Captain’s log, stardate 20170916
Sent by Jonathan Stark on September 16th, 2017
Reader Kristoph Matthews wrote in with the following question (shared with permission, lightly edited for clarity):
Hi Jonathan, I’ve really been enjoying your emails. I have a question about positioning. I noticed in your examples that you tend to have a positioning that is geared to a certain audience/target market. I’ve been a generalist engineer in the sense that I’ve programmed things from fashion to data science and my audiences have been all across the board. However, I tend to gravitate toward certain technologies/types of products (e.g. real time apps, complex APIs). So my question is: Can I position myself by “target skill” rather than “target market”, and if so, how does this affect my outreach strategy? Thanks in advance! Kristoph
Great question! Thanks K :-)
If you’re like most generalist software developers (and designers, and photographers, and illustrators, and copywriters, etc), you have spent your career honing your skills and mastering your craft, but precious little time understanding the value that your work creates for your clients.
i.e., You’re more self-absorbed than empathetic.
So, when you decide to make the switch from generalist to specialist, it’s much easier to envision niching down on your favorite skill than to niche down on your most valuable outcome.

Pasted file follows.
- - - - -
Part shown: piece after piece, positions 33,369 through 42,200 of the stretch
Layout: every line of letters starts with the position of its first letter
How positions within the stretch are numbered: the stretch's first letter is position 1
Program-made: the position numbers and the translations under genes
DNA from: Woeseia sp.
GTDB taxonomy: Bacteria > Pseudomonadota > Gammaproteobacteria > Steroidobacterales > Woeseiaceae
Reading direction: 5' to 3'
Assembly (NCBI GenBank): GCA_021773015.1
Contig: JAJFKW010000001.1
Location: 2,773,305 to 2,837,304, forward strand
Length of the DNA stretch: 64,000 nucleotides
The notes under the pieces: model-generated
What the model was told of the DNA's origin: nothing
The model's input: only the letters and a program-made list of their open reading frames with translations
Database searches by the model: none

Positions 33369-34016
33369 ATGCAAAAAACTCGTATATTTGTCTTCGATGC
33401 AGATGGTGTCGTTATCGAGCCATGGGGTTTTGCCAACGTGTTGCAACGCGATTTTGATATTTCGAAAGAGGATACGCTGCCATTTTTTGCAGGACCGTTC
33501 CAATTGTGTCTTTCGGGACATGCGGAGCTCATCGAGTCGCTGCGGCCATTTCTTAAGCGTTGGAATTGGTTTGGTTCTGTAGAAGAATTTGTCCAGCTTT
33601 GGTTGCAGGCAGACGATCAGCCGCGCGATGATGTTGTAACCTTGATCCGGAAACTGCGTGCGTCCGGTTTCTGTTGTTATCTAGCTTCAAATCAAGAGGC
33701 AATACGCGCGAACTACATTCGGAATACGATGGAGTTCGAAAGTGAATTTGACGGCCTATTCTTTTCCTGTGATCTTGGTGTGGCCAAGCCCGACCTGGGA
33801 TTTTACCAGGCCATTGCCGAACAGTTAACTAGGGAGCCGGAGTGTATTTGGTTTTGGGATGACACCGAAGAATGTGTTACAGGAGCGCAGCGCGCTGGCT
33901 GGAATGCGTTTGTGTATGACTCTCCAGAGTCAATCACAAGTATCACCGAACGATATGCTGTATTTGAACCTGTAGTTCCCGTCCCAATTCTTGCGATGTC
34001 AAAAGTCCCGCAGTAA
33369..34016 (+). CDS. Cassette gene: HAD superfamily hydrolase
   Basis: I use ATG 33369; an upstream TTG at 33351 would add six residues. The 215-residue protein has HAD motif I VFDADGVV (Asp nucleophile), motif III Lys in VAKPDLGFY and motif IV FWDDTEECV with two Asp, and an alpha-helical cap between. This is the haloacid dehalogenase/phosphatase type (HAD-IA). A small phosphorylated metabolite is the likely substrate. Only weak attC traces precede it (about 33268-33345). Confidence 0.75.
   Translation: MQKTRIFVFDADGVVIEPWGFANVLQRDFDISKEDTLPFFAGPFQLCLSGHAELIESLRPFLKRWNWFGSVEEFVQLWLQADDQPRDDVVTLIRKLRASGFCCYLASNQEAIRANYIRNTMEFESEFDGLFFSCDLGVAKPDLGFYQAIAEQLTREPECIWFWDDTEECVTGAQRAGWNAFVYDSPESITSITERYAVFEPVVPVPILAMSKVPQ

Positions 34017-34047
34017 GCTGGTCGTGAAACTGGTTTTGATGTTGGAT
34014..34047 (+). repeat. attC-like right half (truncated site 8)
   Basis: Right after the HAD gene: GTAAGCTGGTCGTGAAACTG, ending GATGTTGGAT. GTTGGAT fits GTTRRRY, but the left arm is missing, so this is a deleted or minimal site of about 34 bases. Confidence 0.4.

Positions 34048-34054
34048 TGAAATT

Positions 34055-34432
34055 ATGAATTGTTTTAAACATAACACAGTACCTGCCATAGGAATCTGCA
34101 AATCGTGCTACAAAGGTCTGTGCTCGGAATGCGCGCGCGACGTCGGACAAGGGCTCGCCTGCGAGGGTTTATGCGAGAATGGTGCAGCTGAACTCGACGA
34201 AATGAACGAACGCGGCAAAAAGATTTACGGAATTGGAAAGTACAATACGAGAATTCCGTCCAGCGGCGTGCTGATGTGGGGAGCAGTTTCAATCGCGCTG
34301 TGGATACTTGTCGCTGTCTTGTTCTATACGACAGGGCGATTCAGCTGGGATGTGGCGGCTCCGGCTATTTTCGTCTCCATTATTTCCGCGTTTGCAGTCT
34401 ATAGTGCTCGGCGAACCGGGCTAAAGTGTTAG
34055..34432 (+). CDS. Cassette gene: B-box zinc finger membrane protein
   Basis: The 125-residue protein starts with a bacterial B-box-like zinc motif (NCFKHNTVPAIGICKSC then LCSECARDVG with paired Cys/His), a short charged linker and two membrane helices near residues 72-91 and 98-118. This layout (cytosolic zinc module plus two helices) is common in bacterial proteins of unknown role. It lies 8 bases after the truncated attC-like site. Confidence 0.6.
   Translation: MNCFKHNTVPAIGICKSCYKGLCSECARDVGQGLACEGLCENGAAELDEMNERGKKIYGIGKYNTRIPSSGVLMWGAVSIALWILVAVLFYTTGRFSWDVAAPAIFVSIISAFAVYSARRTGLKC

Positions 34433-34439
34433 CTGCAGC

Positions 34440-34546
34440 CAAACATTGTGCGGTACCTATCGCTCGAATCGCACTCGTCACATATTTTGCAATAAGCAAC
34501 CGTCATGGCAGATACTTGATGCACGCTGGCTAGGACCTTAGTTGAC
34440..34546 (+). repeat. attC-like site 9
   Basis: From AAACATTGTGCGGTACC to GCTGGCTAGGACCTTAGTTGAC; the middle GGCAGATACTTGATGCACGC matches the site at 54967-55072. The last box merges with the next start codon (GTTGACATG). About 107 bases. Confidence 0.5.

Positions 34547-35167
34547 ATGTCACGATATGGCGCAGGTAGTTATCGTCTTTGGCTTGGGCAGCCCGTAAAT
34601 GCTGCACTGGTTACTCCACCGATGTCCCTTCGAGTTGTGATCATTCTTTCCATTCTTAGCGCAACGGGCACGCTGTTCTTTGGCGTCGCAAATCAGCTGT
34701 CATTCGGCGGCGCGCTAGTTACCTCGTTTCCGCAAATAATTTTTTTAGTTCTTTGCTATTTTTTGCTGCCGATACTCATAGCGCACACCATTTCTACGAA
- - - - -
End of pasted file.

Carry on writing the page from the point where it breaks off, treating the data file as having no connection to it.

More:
In other words.... You know what your favorite skill is, and you have no idea what outcomes your clients value (never mind which is the most valuable), so specializing on a skill is the only clear path.
You can certainly specialize in a skill (e.g., MySQL performance optimization), and position yourself as the go-to guy or gal for MySQL performance problems. I call this a “horizontal specialization”.
A horizontal specialization will allow you to command higher rates once clients reach out to you, but it does very little to attract clients.
It forces your potential buyers to magically recognize that your specialized skill is the solution to their expensive problems. Unless your buyers are your peers, it is highly unlikely that they will connect the dots.
Whatever your marketing tactics are (e.g., outreach, writing, speaking, PPC, etc), a horizontal specialization isn’t going the help much.
Takeaway: A horizontal specialization will probably increase your profits, but probably won’t help you get more clients.
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